1960 Maserati 3500GT Coupé  Chassis no. 101/1020 Engine no. 101/1020
Lot 140
1960 Maserati 3500GT Coupé Chassis no. 101/1020 Engine no. 101/1020
Sold for £75,420 (US$ 125,144) inc. premium
Lot Details
1960 Maserati 3500GT Coupé
Coachwork by Carrozzeria Touring

Registration no. 761 STC
Chassis no. 101/1020
Engine no. 101/1020


  • Despite numerous racetrack successes that included Juan Manuel Fangio's fifth World Championship - at the wheel of a 250F - and runner-up spot in the World Sports Car Championship with the fabulous 450S - both in 1957, the marque's most successful season - Maserati was by that time facing a bleak future. Its parent company's financial difficulties forced a withdrawal from racing and Maserati's survival strategy for the 1960s centred on establishing the company as a producer of road cars. The Modena marque's new era began in 1957 with the launch of the Touring-bodied 3500GT, its first road car built in significant numbers. A luxury '2+2', the 3500GT drew heavily on Maserati's competition experience, employing a tubular chassis frame and an engine derived from the 350S competition sports car unit of 1956. Suspension was independent at the front by wishbones and coil springs while at the back there was a conventional live axle/semi-elliptic arrangement. The 3500GT's designer was none other than Giulio Alfieri, creator of the immortal Tipo 60/61 'Birdcage' sports-racer and the man responsible for developing the 250F into a World Championship winner. The twin-overhead-camshaft, six-cylinder engine was a close relative of that used in the 250F and developed around 220bhp initially on carburettors, later examples producing 235bhp on Lucas mechanical fuel injection. Built initially with drum brakes and four-speed transmission, the 3500GT was progressively updated, gaining five speeds, front disc brakes and, finally, all-disc braking before production ceased in 1964.
    Chassis number '1020' is one of only 40 right-hand drive cars built, of which it is estimated that fewer than half survive worldwide. A matching numbers example, it boasts arguably the most desirable specification, combining the 'Series 1' cars' purity of line with triple Weber carburettors, a ZF five-speed gearbox and disc brakes. A factory email confirms that '1020' was originally red with black interior as it is today; and that it was supplied new to dealers Murray Motors of Fleetwood, UK. Mr Lyle Emms is recorded as owner in the (copy) 1973 old green logbook while a list of subsequent owners since the 1980s includes: Vartivar Melkonian, Jeremy Coton, Patrick Martin, Captain James May, Daniel Nash, John Saunders and the current vendor, who acquired the 35000GT from marque specialists Bill McGrath Ltd in August 2010.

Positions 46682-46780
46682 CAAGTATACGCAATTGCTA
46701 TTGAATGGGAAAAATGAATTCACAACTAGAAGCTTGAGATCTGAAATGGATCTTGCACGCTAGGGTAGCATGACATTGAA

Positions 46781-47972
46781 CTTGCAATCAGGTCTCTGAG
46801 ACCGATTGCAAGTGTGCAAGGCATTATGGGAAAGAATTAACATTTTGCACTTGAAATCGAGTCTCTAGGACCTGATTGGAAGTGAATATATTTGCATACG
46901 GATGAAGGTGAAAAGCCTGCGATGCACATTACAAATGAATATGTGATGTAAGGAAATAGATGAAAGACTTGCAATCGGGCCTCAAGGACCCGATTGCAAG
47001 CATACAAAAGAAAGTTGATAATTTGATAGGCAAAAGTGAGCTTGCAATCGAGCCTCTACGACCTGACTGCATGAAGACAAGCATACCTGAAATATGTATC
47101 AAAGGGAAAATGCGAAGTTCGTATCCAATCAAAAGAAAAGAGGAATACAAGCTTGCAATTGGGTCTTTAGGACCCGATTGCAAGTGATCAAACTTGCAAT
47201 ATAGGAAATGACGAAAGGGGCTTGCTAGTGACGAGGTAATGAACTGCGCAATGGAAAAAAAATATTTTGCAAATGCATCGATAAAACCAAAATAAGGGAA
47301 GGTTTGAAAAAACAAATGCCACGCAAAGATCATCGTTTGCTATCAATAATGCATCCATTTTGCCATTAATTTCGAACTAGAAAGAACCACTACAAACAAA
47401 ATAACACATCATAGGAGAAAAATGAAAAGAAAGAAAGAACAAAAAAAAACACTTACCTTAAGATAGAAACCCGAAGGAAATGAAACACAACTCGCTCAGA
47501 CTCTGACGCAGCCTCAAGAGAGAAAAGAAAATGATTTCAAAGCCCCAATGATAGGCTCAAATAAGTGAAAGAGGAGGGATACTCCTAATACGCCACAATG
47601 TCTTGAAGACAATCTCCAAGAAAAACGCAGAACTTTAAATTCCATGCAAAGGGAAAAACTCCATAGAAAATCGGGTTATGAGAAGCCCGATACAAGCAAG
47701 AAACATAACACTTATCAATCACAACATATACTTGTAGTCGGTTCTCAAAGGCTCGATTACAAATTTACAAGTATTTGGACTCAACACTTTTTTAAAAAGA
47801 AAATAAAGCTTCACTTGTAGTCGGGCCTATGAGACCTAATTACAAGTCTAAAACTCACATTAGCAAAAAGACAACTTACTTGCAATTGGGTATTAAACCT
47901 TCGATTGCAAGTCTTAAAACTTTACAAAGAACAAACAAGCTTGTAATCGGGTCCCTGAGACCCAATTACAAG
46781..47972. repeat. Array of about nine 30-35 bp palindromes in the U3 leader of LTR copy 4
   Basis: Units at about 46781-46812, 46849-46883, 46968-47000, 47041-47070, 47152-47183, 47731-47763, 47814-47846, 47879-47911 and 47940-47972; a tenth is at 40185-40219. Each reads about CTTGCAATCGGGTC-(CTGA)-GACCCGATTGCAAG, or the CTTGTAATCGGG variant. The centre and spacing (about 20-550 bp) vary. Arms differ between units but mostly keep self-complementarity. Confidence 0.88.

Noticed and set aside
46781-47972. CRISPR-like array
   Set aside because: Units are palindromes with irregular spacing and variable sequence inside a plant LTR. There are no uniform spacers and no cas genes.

The car had always been in road-going trim but was in need of some rectification. Initial plans to create a semi-competition car were shelved in favour of a conventional rebuild for road use and for sporting road events. Written for AutoItalia magazine and running to some 1,600 words, the owner's detailed account of the restoration is too lengthy to reproduce here but is available for inspection. Works carried out included altering the 'Series 2' front panel to correct 'Series 1' specification, making various body repairs, deleting the sunroof and changing the interior from tan to its original colour of black. At the same time the opportunity was taken to fit inertia reel seat belts. The existing paint was flatted back and re-sprayed, and new Lucas lights fitted all round. Unobtainable as genuine spares, the chromed trim around the front and rear windscreens, and the bonnet moustache were fabricated and plated. Brand new stainless steel bumpers and a new stainless front grille were also fitted. The running gear was in good condition, merely requiring a new brake servo, one rear brake drum and new front disc pads. Koni Sport adjustable dampers were already on the car and it was decided to replace the inadequate front anti-roll bar with a slightly thicker item, which has reduced excessive roll and sharpened the handling.
    Already dismantled, the engine needed rebuilding, the gearbox needed replacement, and the radiator was missing, The engine was rebuilt with new valve guides, 'lead-free' valve seats, honed cylinder bores, lightweight forged pistons, new crankshaft bearings, lightened flywheel, new upgraded diaphragm clutch, reconditioned water pump and much more. The crankshaft was machined, as were the con-rods, and everything balanced. A previous owner had upgraded the oil filter housing to take a modern spin-on filter. A new oil cooler was fitted together with a new water radiator and new thermostat. The new radiator also included a thermostatic switch to control a powerful 14" electric fan. In addition, the carburettors were rebuilt while the ignition system received new HT leads, plugs, plug caps, points and condensers.
    The four-speed ZF gearbox was found to be worn out so a reconditioned five-speed ZF 'box was supplied by Bill McGrath Ltd, as was the vast majority of components used in the rebuild (see bills on file). 1960 was the changeover year from four to five speeds, so fitting a five-speed 'box seemed the sensible thing to do. A completely new prop-shaft was fitted also.
    Following its completion, the 3500GT attended the Maserati Club's summer concours at the Stanford Hall AutoItalia day in 2012 and the subsequent outing to Goodwood Motor Circuit, where it completed many laps with the vendor's wife at the wheel, looking majestic and performing superbly. Only sold to help finance other projects, this understated all-weather classic is offered with the aforementioned restoration invoices, current road fund licence, MoT to April 2013 and Swansea V5C registration document.
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